Or perhaps we could pray for the graces for January, February, and March (when the next Ember Week falls). God alone knows what the coming months hold for us and for the world: It would be wise for us to do penance and ask for what we need to persevere in the time ahead. And the saints and fathers of the Church often tell us that we cannot overcome serious struggles without serious prayer and fasting. 

Fasting and the current crisis 

This is because, in the words of St. Augustine:  

Fasting cleanses the soul, raises the mind, subjects one’s flesh to the spirit, renders the heart contrite and humble, scatters the clouds of concupiscence, quenches the fire of lust, and kindles the true light of chastity. Enter again into yourself.

This is our main duty, to cure ourselves (with God’s grace) from the afflictions of sin. 

But there are other things that need cures too — not least the evils afflicting our society.  

In the Gospels, a man fell at Jesus’ feet and begged for help. “Lord, have pity on my son!” he said. His son was a lunatic, and afflicted by an evil spirit that tried to make him destroy himself. “I brought him to thy disciples,” he said. “And they could not cure him.” 

Now, the Lord cured his son with a word, and afterwards his disciples asked him why they weren’t able to help him. Jesus’s reply is very interesting. 

“Because of your unbelief,” he said. “If you have faith, nothing shall be impossible to you.” But he added that “this kind [of demon] is not cast out but by prayer and fasting.” 

What is going on in our world today? As we know, it appears as if dark, demonic forces are driving our world to destroy itself, like the boy in the Gospel, be it through abortion, euthanasia, blasphemy, heresy, or the Satanic tyranny of the “Great Reset” revolution.  

Those purporting to be our shepherds — those who relaxed the fasting of the Church! — they, like the apostles in the Gospel, seem unable to help us. Could Our Lord not also condemn their unbelief, as well?

And like the boy’s father in the Gospel, perhaps we can hear Our Lord saying to us: “If thou canst believe, all things are possible” — and perhaps we are tempted to cry out with that poor father, “I do believe Lord! Help my unbelief!”  

How closely this event in the Gospel matches our time.  

So, is it not worth picking up the tools that Christ commended to us — prayer and fasting — as means to overcome these difficulties? Perhaps then Christ will have pity, and will rebuke these demons, and like that boy, the world will fall down as if dead.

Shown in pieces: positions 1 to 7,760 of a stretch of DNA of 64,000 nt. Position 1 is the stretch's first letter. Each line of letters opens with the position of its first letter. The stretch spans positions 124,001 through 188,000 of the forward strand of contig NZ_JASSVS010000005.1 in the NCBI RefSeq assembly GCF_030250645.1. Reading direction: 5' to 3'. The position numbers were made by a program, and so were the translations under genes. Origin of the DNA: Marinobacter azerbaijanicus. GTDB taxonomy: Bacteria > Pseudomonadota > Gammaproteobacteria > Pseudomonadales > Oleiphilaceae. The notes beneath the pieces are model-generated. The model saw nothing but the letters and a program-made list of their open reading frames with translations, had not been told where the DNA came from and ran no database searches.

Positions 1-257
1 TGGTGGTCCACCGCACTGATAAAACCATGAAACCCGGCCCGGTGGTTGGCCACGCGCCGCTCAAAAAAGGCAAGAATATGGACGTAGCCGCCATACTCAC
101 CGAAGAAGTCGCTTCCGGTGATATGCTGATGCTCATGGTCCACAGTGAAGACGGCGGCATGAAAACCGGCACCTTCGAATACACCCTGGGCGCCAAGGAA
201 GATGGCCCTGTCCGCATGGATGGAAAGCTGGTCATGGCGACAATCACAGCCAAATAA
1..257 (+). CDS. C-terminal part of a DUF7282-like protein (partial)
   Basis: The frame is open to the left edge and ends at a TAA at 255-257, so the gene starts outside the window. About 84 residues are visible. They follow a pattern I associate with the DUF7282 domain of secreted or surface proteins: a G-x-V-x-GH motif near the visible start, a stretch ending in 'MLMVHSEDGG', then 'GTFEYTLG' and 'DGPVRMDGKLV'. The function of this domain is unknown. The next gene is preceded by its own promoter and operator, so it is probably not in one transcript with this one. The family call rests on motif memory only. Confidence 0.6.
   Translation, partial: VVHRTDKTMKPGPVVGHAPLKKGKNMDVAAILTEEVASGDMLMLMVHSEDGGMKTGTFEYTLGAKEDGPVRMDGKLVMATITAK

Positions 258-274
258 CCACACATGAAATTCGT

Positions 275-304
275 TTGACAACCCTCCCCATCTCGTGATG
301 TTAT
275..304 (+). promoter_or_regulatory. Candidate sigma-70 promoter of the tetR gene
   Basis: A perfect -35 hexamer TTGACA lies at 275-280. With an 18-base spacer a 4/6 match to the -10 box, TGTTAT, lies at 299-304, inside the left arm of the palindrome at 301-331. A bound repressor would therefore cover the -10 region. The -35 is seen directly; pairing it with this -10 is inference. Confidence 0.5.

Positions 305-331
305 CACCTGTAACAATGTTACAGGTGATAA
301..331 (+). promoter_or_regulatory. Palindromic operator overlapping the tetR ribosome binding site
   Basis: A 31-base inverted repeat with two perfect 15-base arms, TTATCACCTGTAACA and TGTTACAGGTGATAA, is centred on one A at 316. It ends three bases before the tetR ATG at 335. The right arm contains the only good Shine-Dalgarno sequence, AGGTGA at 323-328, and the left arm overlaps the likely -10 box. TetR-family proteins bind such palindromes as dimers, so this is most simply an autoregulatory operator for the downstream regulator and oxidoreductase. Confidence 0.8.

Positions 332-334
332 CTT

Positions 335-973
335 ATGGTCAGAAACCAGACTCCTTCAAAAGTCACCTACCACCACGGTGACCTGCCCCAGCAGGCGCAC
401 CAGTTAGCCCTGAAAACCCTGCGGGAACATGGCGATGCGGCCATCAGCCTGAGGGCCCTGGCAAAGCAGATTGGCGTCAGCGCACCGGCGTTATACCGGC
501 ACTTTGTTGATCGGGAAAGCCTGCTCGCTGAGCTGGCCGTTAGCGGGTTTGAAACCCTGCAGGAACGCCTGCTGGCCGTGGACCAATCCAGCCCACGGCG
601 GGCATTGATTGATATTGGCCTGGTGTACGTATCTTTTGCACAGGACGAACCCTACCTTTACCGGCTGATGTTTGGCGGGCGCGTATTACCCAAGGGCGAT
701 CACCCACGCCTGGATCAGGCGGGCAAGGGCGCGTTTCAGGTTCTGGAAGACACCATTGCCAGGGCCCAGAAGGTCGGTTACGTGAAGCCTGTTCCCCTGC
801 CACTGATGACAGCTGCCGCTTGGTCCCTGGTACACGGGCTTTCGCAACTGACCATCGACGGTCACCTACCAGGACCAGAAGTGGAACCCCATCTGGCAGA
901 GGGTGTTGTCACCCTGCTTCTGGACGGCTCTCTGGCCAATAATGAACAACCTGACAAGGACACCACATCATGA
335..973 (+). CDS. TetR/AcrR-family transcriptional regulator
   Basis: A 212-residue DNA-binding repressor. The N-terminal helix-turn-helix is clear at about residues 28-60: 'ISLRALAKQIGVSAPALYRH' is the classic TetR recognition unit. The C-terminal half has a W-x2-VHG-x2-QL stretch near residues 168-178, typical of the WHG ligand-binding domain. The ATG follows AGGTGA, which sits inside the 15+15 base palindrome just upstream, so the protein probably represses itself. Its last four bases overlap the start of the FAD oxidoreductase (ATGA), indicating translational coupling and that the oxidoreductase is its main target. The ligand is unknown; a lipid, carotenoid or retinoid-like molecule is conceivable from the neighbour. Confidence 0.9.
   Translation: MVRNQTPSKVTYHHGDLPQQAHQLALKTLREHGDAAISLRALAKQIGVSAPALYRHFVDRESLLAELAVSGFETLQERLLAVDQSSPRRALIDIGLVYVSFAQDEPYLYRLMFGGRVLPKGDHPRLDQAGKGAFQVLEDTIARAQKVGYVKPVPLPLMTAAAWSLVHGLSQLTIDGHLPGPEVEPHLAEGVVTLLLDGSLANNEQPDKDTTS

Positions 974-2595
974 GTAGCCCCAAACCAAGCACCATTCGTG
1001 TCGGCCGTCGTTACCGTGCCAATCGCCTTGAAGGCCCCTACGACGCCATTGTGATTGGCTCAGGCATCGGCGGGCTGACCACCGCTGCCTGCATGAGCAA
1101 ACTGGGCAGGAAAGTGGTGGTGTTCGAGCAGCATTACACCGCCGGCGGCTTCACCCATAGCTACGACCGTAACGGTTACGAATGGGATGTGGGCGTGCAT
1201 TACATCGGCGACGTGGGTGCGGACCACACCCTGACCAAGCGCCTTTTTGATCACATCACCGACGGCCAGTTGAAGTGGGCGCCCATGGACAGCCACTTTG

But what did Jesus then do? “Taking him by the hand, he lifted him up. And he arose.”


We must all pray and fast! Yes, in all things common sense and moderation, but what better start could we make than by observing the practices that our grandparents observed not so long ago, and conforming ourselves to the traditional rhythm of the Church’s fast?  

In fact, these are not some bygone practice. Even today, the Ordinariate has these days in its calendar. 

But you know, much longer ago, Advent was a time of greater penance — and seeing as the penitential preparation for Christmas is now so mild, we could be even more fervent in observing the fast of these Ember Days.  

So for Christmas, for the next three months, and for whatever it is that lies ahead: Let’s prepare for these things by observing these three fast days, on Wednesday, Friday, and Saturday.  

There is special a value in doing things together, especially when they are according to the practice of the Church.  

“Although we may be able to do but little,” said St. Francis de Sales, “the enemy nevertheless stands in awe of those whom he knows can fast.”

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John-Henry is the co-founder and editor-in-chief of He and his wife Dianne and their eight children live in the Ottawa Valley in Ontario, Canada.

He has spoken at conferences and retreats, and appeared on radio and television throughout North America, Europe and Asia. John-Henry founded the Rome Life Forum an annual strategy meeting for pro-life leaders worldwide. He co-founded Voice of the Family and serves on the executive of the Canadian National March for Life Committee, and the annual National Pro-Life Youth Conference.

He is a consultant to Canada’s largest pro-life organization Campaign Life Coalition, and serves on the executive of the Ontario branch of the organization.  He has run three times for political office in the province of Ontario representing the Family Coalition Party.

John-Henry earned an MA from the University of Toronto in School and Child Clinical Psychology and an Honours BA from York University in Psychology.